For many of us skiers old enough to remember we can recall the good times when the £ stood proudly as a currency of Kings; we threw our money around with ease and enjoyed the best of ski holidays. The one burning question is, have these halcyon days returned? Well, maybe things are not so decadent in this post economic-crash environment and perhaps we have re-educated ourselves to be a little more modest in our expenditure, however with the strength of the pound we have seen our spending power increase and subsequently in-resort costs have tumbled by almost a third. Indeed, February half term skiers this year enjoyed an exchange rate of €1.42 to the pound.
As the recession bit, ski resorts were slow to adjust prices. They “Ostriched” themselves wrapped up in the comfort blanket of the mantra that skiers will always ski. To start with this looked true; many of us skiers felt that things would turn around swiftly, however, households started housekeeping and ski numbers started stalling. Even amongst those hardened addicts determined to have their hit of the white stuff it was noticeable that many were now downgrading. Five star guests were happy with four star prices, four star guests with three star prices, private transfers became shared, Michelin starred lunches became fondue fuelled pit stops. Things were changing and the resorts were finally waking up to this fact. After a season or two we saw the plat de jour fall from a lofty €16 to a more affordable €10, hire shops started offering discounts for early bookings (by as much as 50%), and bar prices became more aligned with average London bar prices. Antoine Cournot’s supply and demand theorem had firmly hit the ski world in the mouth, and the Alps were addled. Purchasing habits were changing, 5 years ago very few clients asked the cost of ski packs prior to booking a trip. Now around 75% will ask the cost of lift passes, equipment hire, and tuition before making their holiday choice. British ski tour operators were instrumental in stopping the rot by offering deals to the end user and thus retaining skier numbers. In particular they negotiated with the resort tourist offices and unleashed a barrage of deals on lift passes to lessen the impact of the recession and keep the skiers on the pistes.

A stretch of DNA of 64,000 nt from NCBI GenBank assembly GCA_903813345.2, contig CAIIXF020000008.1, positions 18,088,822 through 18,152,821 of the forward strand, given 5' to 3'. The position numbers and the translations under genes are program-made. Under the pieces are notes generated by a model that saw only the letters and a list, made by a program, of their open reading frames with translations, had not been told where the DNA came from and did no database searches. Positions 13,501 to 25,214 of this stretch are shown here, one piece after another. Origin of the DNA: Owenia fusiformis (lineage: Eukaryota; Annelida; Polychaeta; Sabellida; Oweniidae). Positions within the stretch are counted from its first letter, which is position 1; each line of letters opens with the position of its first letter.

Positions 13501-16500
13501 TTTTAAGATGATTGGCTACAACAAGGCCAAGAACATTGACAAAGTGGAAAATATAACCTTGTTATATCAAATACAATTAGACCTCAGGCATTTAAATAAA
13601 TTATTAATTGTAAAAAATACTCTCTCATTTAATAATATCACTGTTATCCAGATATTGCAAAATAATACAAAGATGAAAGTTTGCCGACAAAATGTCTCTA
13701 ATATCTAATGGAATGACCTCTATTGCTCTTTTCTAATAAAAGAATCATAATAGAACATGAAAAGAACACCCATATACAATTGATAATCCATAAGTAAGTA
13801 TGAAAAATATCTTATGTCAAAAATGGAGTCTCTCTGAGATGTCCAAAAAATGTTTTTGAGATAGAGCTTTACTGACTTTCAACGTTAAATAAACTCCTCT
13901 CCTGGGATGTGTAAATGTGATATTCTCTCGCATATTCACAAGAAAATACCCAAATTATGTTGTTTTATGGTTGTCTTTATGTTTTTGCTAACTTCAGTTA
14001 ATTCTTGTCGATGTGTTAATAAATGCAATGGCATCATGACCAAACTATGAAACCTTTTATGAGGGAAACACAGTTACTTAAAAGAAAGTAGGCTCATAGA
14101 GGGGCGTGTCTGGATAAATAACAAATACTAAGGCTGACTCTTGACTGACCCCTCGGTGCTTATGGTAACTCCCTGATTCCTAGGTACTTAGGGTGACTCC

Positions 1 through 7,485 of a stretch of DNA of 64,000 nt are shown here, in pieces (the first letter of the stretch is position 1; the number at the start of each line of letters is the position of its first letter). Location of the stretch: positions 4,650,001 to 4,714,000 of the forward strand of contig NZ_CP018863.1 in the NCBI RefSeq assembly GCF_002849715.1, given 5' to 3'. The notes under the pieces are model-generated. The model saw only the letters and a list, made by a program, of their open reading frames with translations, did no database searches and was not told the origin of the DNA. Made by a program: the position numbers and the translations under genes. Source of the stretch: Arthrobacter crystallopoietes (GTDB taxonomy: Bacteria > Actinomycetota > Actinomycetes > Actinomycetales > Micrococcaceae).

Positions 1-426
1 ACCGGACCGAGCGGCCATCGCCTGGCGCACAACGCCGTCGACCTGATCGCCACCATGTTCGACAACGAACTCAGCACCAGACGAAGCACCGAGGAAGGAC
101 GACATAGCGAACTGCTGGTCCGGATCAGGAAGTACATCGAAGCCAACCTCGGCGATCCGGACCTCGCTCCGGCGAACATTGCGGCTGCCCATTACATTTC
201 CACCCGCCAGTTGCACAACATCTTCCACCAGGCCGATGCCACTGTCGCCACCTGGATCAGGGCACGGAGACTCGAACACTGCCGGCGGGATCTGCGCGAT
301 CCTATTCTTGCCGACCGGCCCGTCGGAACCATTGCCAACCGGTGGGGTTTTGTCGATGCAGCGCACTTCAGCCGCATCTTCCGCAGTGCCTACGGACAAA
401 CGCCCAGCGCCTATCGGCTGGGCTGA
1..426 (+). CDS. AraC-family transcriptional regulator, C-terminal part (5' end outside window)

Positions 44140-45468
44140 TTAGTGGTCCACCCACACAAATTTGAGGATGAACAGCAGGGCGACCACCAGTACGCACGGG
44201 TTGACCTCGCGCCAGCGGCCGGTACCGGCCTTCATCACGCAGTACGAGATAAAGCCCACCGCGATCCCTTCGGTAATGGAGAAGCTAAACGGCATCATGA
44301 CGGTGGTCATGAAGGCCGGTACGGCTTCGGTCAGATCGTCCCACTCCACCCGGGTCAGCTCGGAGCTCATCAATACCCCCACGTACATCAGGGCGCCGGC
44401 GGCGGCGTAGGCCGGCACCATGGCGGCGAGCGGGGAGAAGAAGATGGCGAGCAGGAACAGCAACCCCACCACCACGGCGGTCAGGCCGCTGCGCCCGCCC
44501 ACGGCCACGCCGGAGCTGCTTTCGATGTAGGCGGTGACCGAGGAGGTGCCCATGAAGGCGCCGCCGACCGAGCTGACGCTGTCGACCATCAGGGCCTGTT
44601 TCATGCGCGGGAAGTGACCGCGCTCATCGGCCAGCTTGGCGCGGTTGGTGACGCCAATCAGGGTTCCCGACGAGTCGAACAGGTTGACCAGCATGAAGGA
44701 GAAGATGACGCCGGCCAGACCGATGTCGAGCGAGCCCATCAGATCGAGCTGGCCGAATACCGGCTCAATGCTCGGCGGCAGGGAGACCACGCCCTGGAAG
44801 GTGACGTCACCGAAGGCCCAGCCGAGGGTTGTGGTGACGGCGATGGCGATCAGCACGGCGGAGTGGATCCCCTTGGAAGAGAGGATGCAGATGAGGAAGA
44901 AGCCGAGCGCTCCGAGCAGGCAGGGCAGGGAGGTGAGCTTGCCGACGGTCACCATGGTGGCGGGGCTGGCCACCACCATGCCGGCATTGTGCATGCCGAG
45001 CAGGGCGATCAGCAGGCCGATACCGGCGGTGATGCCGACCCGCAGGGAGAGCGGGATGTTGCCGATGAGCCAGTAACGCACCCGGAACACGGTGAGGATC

Of course, as the economic instability reduced we witnessed an increase in consumer confidence and, therefore, fewer offers of this magnitude were made available. For us British skiers though the one boon has been the rejuvenated £ against the €. Where once the two currencies shared parity the £ has strengthened by some 30-35%. So that plat de jour peaking at £16.00 can now be bought for as little as £8.60. If we just equate what this means to lift passes alone, one of the biggest skier expenditures, then we can see how much better off we are as skiers in 2015. A 3 valleys area lift pass can now be purchased at just under £200.00 per adult when at the peak of our financial problems it hit a whopping £250.00 per adult. Where once ski and boot hire rocketed in the Eurozone for a mid-quality set of adult equipment to £120.00, it can now be pre-purchased at around £70.00. That once £8.00 pint of beer in Val d’Isere is more likely to cost £4.00 these days – all a result of in-resort price realignment coupled with more punch in the pound.
So what can we expect for skiing in the 2015/16 season? Even given the Bank of England’s inflation report causing a GBP negative the likelihood is that the £ will still stay above levels we have witnessed over the last 7 years or so. Judging by the bullish nature of advance ski holiday bookings it does appear that the renewed confidence in the market is continuing. It is doubtful that resorts will increase costs by too much, they seem to have learned their lesson in a price sensitive market place. We can only predict that the British skier will continue to experience a more favourable financial experience in the Eurozone Alps next season. Are we to be re-crowned kings again? In reality, no, but surely we can claim a position of a minor royal these days.